• My requirements would be "Optimized searching", "Handling Synonyms" and "Autocomplete". A user tries to enter an item from a Text Field. Autocomplete tries to prevent too many variations of the same item name. Yes, it is a design issue. I'm looking for a better perspective on choosing the second schema over the first. – RabidFire Jan 7 '11 at 1:36

The requirements you state in your comment ("Optimized searching", "Handling Synonyms" and "Autocomplete") are not things that are generally associated with an RDBMS. It sounds like what you're trying to solve is a searching problem, not a data storage and normalization problem. You might want to start looking at some search architectures like Solr

Excerpted from the solr feature list:

Faceted Searching based on unique field values, explicit queries, or date ranges

Spelling suggestions for user queries

More Like This suggestions for given document

Auto-suggest functionality

Performance Optimizations

  • Nice! I took a look at Solr and its features. It seems extremely powerful (especially its Text Analysis) and describes exactly what I'm looking for. Thanks. Bounty awarded. – RabidFire Jan 13 '11 at 3:21

If there were more attributes exposed for mapping, I would suggest using a fast search index system. No need to set aliases up as the records are added, the attributes simply get indexed and each search issued returns matches with a relevance score. Take the top X% as valid matches and display those.

Creating and storing aliases seems like a brute-force, labor intensive approach that probably won't be able to adjust to the needs of your users.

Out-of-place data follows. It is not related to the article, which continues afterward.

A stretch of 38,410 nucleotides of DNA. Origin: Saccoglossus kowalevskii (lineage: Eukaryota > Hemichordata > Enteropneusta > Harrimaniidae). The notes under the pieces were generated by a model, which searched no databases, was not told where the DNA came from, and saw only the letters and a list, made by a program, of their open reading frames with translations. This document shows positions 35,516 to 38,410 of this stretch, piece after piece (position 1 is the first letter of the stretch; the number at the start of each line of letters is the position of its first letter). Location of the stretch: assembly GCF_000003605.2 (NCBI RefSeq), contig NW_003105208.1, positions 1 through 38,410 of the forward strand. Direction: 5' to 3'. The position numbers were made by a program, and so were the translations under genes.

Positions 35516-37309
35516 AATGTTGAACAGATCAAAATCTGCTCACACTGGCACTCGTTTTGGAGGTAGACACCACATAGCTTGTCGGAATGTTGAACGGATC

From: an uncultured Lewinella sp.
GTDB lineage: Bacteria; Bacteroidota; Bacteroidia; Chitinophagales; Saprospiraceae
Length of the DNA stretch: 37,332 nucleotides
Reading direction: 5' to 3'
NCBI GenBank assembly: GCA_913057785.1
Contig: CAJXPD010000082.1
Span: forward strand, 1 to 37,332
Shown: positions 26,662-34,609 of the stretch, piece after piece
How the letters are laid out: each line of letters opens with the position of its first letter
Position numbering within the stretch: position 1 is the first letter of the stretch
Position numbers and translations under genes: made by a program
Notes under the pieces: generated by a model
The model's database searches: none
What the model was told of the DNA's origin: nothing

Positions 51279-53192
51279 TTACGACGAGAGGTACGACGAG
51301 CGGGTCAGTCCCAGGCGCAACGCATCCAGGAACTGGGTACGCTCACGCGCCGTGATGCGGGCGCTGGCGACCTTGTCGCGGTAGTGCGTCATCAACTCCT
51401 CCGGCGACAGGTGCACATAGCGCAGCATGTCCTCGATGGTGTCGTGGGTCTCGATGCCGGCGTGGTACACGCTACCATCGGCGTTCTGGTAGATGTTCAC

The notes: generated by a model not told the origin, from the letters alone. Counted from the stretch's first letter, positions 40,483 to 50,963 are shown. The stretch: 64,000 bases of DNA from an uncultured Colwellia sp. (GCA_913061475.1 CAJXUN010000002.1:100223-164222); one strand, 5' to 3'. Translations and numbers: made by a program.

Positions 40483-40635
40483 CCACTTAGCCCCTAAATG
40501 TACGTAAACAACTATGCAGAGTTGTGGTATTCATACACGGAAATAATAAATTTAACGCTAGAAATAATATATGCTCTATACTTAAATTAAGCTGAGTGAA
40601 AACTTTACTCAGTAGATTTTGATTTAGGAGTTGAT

• I'm assuming you're asking me to remove storing synonyms (aliases)? How would I return search results for "yogurt", "yoghurt", or "yogourt"? en.wikipedia.org/wiki/Yoghurt I'm assuming that it will be labor intensive in the beginning. But as the number of items grows, people will mostly be adding previously existing items thanks to Autocomplete. I think the Facebook autocomplete for College Name is a nice example of this. – RabidFire Jan 7 '11 at 1:56
  • There are indexing systems out there that use fuzzy logic to find matches. Sounds like or similar to, kinds of searching, for example. Not much of an answer, I agree, since it doesn't offer a specific technology - I was just hoping to steer you in a different direction and give you more options. – ScottCher Jan 10 '11 at 21:09
  • Thanks for the help. Upvoted as it got me thinking about the second schema a little more. I think I'll leave all the heavy lifting to Solr though (based off the answer by another poster). – RabidFire Jan 13 '11 at 3:23

Just an idea.

One thing that comes to my mind is sorting the characters in the name and synonym throwing away all white space. This is similar to the solution of finding all anagrams for a word. The end result is ability to quickly find similar entries. As you pointed out, all synonyms should converge into one single term, or name. The search is performed against synonyms using again sorted input string.

  • That's a nice way of storing anagrams, where words are synonymous to each other if the sorted characters with white space removed are the same. But I don't think I want to return "tops" when a user searches for "pots". :) – RabidFire Jan 4 '11 at 7:49